Quintus Colombage, Colombo
Updated: January 21, 2016 07:06 AM GMT
A file photo of Bishop Rayappu Joseph visiting a displaced Tamil family during Sri Lanka's civil war. (Photo by ucanews.com, Colombo)
Sri Lankan rights activists are hailing the work of Bishop Rayappu Joseph who, due to ill health, resigned on Jan. 14 from the pastoral care of the majority Catholic Tamil Diocese of Mannar.
Jehan Perera, executive director of the National Peace Council, said Bishop Joseph played a major role in helping Tamil civilians during Sri Lanka's civil war.
"He organized people who were terrified to stand up for their democratic rights to vote at elections," Perera told ucanews.com.
From 1999 to 2001, before the Norwegian government acted as the peace facilitator, Bishop Joseph and his Sinhalese counterpart, then-Bishop Malcolm Ranjith of Ratnapura, were intermediaries between the government and the Liberation Tigers of Tamil Eelam, Perera said.
"Bishop Joseph gave credible, courageous and spiritual leadership to the Catholic Church in the midst of life-threatening conditions," he said.
During the conflict, the bishop was a vocal critic of the government and military's conduct, which resulted in him being threatened by government supporters and some politicians.
The activist said that Bishop Joseph demonstrated immense strength of character to speak up publicly and to issue public statements when other political, civic and religious leaders had fallen silent due to the threat of assassination.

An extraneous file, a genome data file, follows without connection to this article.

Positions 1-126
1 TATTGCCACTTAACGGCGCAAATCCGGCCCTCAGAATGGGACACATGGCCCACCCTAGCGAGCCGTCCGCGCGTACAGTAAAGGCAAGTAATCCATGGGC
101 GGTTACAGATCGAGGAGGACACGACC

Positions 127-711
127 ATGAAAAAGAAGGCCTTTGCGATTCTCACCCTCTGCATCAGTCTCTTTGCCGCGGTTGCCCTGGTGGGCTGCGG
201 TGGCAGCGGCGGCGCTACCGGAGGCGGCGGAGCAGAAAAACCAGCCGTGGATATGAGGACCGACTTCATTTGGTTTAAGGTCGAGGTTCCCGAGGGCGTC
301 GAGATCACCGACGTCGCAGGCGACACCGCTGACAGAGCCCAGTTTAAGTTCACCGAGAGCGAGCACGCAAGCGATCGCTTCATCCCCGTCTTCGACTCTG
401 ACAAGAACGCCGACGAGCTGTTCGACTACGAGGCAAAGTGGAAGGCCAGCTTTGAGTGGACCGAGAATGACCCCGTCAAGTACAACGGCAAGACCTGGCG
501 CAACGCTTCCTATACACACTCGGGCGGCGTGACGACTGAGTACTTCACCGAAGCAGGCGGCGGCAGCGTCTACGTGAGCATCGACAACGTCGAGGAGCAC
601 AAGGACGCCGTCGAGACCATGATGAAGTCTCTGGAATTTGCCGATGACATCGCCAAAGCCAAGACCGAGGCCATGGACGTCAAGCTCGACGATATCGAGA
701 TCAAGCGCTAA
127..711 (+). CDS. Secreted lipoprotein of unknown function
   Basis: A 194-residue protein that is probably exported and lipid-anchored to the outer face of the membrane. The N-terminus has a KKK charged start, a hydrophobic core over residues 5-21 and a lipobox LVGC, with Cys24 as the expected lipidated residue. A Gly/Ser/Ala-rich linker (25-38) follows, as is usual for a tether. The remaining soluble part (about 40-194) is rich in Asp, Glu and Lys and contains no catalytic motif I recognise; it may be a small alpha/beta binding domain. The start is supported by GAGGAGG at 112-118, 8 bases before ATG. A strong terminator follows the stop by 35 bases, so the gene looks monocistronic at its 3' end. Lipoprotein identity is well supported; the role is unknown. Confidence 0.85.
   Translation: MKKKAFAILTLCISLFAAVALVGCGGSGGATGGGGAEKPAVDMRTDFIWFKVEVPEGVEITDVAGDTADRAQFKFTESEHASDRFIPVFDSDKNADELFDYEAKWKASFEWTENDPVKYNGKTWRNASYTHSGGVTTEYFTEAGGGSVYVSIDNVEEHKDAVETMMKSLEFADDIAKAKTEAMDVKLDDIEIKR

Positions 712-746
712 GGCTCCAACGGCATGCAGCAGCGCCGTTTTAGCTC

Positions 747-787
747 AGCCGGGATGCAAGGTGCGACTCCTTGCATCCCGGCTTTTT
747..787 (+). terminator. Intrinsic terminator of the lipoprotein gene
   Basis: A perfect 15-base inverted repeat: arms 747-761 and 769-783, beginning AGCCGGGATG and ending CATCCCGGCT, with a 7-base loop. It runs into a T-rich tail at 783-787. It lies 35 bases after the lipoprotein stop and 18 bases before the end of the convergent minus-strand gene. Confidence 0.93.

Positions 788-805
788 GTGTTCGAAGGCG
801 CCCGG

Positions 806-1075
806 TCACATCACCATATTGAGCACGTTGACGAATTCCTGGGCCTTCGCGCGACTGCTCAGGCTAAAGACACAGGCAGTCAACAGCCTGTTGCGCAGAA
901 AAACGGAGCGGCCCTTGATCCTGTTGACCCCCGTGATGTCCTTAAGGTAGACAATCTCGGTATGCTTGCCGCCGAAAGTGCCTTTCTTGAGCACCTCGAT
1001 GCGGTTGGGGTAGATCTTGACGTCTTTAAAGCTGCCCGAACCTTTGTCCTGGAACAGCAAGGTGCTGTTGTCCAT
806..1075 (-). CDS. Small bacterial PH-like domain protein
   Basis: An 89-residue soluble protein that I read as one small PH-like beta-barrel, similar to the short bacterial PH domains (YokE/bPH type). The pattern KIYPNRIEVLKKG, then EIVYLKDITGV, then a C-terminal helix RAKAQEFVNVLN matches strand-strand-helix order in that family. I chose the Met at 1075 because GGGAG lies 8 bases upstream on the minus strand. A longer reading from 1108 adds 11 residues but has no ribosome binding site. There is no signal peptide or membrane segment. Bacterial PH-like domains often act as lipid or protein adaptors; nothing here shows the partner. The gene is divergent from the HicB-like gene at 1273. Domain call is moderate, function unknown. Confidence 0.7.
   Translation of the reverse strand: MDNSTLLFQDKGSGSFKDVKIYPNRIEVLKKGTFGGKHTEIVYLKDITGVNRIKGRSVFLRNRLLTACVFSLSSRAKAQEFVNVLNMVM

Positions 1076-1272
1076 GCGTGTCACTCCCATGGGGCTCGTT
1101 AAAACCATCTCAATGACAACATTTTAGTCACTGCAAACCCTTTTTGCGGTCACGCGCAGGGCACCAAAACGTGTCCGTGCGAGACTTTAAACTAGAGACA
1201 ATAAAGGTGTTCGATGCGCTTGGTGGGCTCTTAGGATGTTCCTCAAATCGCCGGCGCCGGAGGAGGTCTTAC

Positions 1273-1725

Perera said one of the bishop's most courageous actions was during the 2005 presidential elections. Although the Tamil Tigers effectively forbade the Tamil people from voting at the election, Perera said that Bishop Joseph assisted people to participate in the democratic process and risked his life doing so.
"He was alone amongst all the civil society and religious leaders to openly organize the people to vote as per their duty as citizens," Perera said.
Bishop Rayappu Joseph has been a brave advocate for social justice and human rights in Sri Lanka. In this file photo Bishop Joseph visits displaced Tamils during the country's civil war. (Photo by ucanews.com, Colombo)
Hindus and Christians
Leading human rights defender, Ruki Fernando said that most Hindus and Christians consider Bishop Joseph as an unflinching advocate and defender of their rights and dignity.
"In my frequent visits to the bishop's house in Mannar, there would always be a long line of people to meet him — mostly survivors and families of victims of human rights violations," said Fernando.
"Bishop Joseph regularly visited prisons, refugee camps, resettled villages and was often on the scene within hours after massacres and other human rights violations," he said.
"While spending so much time with such people, he also engaged with top Sri Lankan officials, heads of the military and Tamil Tiger leaders plus representatives of foreign governments and the UN."
Fernando said that the bishop asked the government hard questions, backed up by evidence and eyewitness accounts, about the massive casualties inflicted upon the Tamil population during the last stages of the war.
"The bishop was subjected to assassination attempts, interrogated several time by Sri Lankan authorities, and ridiculed and branded a 'terrorist supporter or a Tamil Tiger' by the Sri Lankan government and media and even some church leaders," he said.
"Families of disappeared, those killed, political prisoners, those whose lands are occupied will be ones who will mostly feel ill-health of the bishop. The human rights community will also miss his voice."
Bishop Joseph has experienced deteriorating health since last year and spent time in a Singaporean hospital for treatment.